China vs Taiwan: What would happen if Taiwan falls? Catastrophic consequences

LBC: China will undoubtedly invade Taiwan

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Taiwan’s President Tsai Ing-wen has vowed that her country will not fall to China after Beijing has become markedly hostile towards the tiny nation – sparking concern that a takeover could be imminent. Ms Tsai Ing-wen has committed to defending Taiwan’s sovereignty against the increasingly aggressive super power, publishing an essay on October 5 defending democracy.

Her comments come as the Chinese army launched a record-breaking number of warplanes into Taiwan’s air defence zone.

Such provocations have caused alarm for many in Taiwan.

President Tsai said her country will “do whatever it takes to defend itself” against the Chinese threat.

What would happen if Taiwan falls to China?

President Tsai has issued a stark warning to other countries in the region that if Taiwan fails the consequences would be “catastrophic” for peace and democracy in the area.

Writing in Foreign Affairs magazine President Tsai reminded neighbouring nations: “They should remember that if Taiwan were to fall, the consequences would be catastrophic for regional peace and the democratic alliance system.”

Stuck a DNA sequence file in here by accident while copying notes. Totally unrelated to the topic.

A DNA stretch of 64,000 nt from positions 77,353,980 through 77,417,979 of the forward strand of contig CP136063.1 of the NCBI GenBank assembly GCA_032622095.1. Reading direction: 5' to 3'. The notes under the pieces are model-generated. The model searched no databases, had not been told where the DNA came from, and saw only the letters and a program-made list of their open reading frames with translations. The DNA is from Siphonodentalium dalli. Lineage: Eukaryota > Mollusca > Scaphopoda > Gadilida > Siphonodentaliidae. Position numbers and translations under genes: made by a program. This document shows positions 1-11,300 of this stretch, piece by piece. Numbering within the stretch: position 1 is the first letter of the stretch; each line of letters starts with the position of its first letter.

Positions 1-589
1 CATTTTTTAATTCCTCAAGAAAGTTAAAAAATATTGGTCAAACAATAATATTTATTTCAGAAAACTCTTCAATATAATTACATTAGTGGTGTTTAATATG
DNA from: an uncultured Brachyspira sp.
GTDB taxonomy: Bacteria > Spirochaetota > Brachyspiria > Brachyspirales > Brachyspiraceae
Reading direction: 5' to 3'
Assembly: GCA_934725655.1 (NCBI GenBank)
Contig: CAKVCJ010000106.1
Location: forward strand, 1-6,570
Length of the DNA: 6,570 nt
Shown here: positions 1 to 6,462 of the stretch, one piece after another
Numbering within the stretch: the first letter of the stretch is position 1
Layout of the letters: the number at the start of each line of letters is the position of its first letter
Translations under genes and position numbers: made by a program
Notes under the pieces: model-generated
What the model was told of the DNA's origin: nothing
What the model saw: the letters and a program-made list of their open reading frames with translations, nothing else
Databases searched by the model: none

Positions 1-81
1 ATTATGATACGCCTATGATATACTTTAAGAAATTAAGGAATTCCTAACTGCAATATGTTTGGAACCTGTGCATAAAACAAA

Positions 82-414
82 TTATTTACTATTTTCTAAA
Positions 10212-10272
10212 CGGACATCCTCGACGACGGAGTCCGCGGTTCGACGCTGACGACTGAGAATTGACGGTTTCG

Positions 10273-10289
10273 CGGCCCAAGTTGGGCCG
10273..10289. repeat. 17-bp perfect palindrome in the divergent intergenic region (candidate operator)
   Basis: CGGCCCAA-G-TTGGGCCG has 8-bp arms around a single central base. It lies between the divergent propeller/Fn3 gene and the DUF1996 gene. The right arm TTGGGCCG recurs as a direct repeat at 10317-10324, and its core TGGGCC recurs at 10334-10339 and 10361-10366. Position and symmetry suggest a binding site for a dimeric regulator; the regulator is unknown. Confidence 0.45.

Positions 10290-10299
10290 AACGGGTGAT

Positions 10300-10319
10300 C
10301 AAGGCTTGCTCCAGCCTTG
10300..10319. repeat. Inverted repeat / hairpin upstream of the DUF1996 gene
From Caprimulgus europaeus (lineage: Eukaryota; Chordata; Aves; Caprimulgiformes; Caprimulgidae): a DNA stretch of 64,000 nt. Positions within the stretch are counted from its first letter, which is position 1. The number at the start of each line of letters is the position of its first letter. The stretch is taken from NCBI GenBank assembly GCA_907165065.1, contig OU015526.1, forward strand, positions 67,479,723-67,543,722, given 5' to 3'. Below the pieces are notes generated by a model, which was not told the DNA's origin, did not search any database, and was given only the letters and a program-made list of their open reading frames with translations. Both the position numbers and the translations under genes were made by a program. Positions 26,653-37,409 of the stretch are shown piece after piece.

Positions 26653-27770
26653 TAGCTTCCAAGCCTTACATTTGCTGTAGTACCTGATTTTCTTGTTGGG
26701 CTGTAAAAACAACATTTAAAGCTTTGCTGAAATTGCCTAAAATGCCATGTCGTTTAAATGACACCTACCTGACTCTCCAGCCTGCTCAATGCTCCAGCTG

Why is China acting aggressively?

Taiwan is just three miles from the Chinese mainland.

The Chinese Government considers Taiwan to be a province of China, even though the Chinese Communist Party has never ruled it.

They have vowed to unify Taiwan with the mainland by force if necessary.

President Tsai’s Government sees itself as separate from the Chinese regime, but they do not want further conflict with Beijing.

But President Tsai has said: “If its democracy and way of life are threatened, Taiwan will do whatever it takes to defend itself”

What action is China taking against Taiwan?

From October 1 to October 4 China has sent nearly 150 military planes into Taiwan’s air defence identification (ADIZ) zone in an open act of hostility.

It seems the Chinese Army is increasing the number of planes they send daily.

Taiwan’s Ministry of Defence said it detected at least 52 flights on October 4, which is the fourth consecutive day of these intrusions.

These aggressive actions have been condemned by Taiwan’s president.

She wrote: “Amid almost daily intrusions by the People’s Liberation Army, our position on cross-strait relations remains constant: Taiwan will not bend to pressure, but nor will it turn adventurist, even when it accumulates support from the international community.”

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